Caesar Ciphers

Learn About Caesar Ciphers to Help Crack This Week’s Easy Code

Caesar ciphers may sound complicated, but once you understand them, they’re simple and easy! The word “cipher” is another word for code, and people use Caesar ciphers to create and decode coded messages.

The Caesar cipher gets its name from Julius Caesar, a famous Roman general. Whenever he wanted to send secret messages to other military officers, he would use this type of cipher. That way, if the message fell into enemy hands or was intercepted, it wouldn’t betray any of his secrets or plans.

The cipher works like this. Say you have two sets of alphabets, like this:

A B C D E F G H I J K L M N O P Q R S T U V W X Y Z

A B C D E F G H I J K L M N O P Q R S T U V W X Y Z

The letters in the top set represent the letters in the coded message, and the letters in the bottom set are those in the decoded message. In other words, the letters on top are found in the scrambled message, and the letters on the bottom are part of the real unscrambled message.

This would mean that the letter A in the coded message would signify A in the decoded message. If I had put the letter B underneath the letter A, an A in the coded message would signify the letter B in the decoded message.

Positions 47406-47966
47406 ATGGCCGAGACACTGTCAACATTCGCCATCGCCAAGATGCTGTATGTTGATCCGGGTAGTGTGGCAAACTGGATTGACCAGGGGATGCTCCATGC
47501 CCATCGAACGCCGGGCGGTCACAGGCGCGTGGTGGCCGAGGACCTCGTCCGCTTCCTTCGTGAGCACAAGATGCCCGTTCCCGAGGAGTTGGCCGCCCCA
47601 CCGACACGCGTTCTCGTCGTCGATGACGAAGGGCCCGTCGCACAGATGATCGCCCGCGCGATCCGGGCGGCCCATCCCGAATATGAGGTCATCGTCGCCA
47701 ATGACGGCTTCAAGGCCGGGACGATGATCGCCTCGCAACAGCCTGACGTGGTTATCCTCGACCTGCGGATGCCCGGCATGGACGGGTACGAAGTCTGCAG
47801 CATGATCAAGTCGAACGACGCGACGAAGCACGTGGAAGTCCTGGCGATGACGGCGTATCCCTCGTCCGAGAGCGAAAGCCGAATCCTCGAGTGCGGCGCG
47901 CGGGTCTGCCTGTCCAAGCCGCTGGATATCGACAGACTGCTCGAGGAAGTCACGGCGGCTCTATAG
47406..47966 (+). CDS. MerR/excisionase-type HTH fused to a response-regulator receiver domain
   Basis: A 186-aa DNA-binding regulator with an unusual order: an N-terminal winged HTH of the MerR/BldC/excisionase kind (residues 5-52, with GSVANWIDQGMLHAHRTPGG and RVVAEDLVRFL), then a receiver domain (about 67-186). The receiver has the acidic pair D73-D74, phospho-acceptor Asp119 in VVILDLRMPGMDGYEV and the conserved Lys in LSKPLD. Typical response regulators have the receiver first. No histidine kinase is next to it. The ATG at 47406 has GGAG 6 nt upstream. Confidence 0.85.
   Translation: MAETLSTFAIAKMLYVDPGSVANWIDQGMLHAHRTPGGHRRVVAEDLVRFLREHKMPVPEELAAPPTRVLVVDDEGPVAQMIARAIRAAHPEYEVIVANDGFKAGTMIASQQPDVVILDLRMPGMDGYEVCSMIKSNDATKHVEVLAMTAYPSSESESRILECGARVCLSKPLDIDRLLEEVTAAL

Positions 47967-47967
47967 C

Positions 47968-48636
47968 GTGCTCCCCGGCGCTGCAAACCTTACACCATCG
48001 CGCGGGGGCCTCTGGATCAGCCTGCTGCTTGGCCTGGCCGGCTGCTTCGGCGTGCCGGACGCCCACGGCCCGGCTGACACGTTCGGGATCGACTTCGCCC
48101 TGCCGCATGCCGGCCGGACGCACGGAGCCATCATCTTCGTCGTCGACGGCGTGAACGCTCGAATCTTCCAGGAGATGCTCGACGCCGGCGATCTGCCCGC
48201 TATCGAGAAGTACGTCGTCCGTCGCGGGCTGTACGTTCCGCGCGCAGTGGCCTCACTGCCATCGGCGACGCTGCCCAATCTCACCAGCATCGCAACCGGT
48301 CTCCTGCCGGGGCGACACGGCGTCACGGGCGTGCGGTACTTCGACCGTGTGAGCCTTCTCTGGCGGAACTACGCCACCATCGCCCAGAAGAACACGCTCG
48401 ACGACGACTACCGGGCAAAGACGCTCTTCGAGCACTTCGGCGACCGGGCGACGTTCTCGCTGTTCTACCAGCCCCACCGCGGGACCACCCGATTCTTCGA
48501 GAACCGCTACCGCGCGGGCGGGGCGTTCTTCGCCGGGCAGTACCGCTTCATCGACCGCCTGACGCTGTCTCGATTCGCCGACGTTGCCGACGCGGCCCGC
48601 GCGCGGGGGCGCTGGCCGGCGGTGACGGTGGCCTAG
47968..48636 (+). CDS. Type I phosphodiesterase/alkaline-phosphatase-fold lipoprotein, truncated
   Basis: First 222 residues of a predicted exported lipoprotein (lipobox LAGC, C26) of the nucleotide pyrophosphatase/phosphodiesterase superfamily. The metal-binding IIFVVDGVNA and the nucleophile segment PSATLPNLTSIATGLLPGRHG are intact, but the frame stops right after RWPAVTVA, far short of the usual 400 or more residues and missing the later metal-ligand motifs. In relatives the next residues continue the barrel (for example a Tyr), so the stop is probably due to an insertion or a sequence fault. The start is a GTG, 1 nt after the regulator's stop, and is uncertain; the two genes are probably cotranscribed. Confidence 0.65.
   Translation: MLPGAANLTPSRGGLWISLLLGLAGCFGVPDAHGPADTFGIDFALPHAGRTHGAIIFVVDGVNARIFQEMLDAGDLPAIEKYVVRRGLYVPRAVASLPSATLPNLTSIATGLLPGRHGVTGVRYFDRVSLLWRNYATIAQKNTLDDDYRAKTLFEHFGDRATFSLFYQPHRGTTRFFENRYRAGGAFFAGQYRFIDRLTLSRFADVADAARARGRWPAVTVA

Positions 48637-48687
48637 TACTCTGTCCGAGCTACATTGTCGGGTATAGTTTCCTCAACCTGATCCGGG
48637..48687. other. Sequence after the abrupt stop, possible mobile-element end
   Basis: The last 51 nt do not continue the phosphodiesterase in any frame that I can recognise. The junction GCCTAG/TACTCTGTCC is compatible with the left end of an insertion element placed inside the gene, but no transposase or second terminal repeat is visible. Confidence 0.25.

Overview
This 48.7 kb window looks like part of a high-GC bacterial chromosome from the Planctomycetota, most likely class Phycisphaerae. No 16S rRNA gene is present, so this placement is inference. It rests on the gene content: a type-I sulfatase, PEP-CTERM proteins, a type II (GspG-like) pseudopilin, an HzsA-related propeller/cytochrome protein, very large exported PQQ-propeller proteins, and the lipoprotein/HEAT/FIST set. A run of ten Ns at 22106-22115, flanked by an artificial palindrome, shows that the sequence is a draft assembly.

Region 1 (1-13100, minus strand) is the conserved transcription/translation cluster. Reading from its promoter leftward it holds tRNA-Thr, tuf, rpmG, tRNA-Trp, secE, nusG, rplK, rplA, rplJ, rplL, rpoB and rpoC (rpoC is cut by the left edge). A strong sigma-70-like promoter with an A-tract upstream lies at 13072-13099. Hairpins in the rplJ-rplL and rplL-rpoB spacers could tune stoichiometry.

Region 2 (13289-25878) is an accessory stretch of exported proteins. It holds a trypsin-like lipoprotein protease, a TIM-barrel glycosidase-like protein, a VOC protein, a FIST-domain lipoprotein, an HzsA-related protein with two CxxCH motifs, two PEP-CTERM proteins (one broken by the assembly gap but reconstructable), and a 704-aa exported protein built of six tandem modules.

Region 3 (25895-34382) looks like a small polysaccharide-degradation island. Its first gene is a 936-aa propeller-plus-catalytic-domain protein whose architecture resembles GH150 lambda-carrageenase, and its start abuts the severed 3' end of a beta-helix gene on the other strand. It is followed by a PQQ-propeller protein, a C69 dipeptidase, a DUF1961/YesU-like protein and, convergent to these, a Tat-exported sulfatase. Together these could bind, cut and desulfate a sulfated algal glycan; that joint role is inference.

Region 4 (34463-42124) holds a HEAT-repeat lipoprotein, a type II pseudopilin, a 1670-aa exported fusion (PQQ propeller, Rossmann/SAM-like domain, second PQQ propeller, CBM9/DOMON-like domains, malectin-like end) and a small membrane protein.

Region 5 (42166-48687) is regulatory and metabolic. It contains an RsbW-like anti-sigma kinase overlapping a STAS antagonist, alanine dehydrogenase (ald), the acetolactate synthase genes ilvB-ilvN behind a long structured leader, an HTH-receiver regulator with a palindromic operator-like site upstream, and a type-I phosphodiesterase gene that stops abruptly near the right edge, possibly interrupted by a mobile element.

In order to create a Caesar cipher, all you have to do is shift the letters in the bottom set over any number of times. For example, if I shift the letters twice, the alphabet sets now look like this:

A B C D E F G H I J K L M N O P Q R S T U V W X Y Z

Y Z A B C D E F G H I J K L M N O P Q R S T U V W X

Now, instead of A in the coded message signifying A in the decoded message, A in the coded message is really the letter Y, and the letter C in the coded message is now the letter A.

If I wanted to spell the word “CODE” with this new cipher, I would spell “EQFG.”

The way that Caesar’s generals knew how to decode his messages was that he would tell them how many times to shift the bottom alphabet set. However, in the easy code provided last week, I didn’t tell you this key piece of information. It’s up to you to figure out how many times I shifted the bottom set– shift it around until you find a cipher that works!

Happy cracking!

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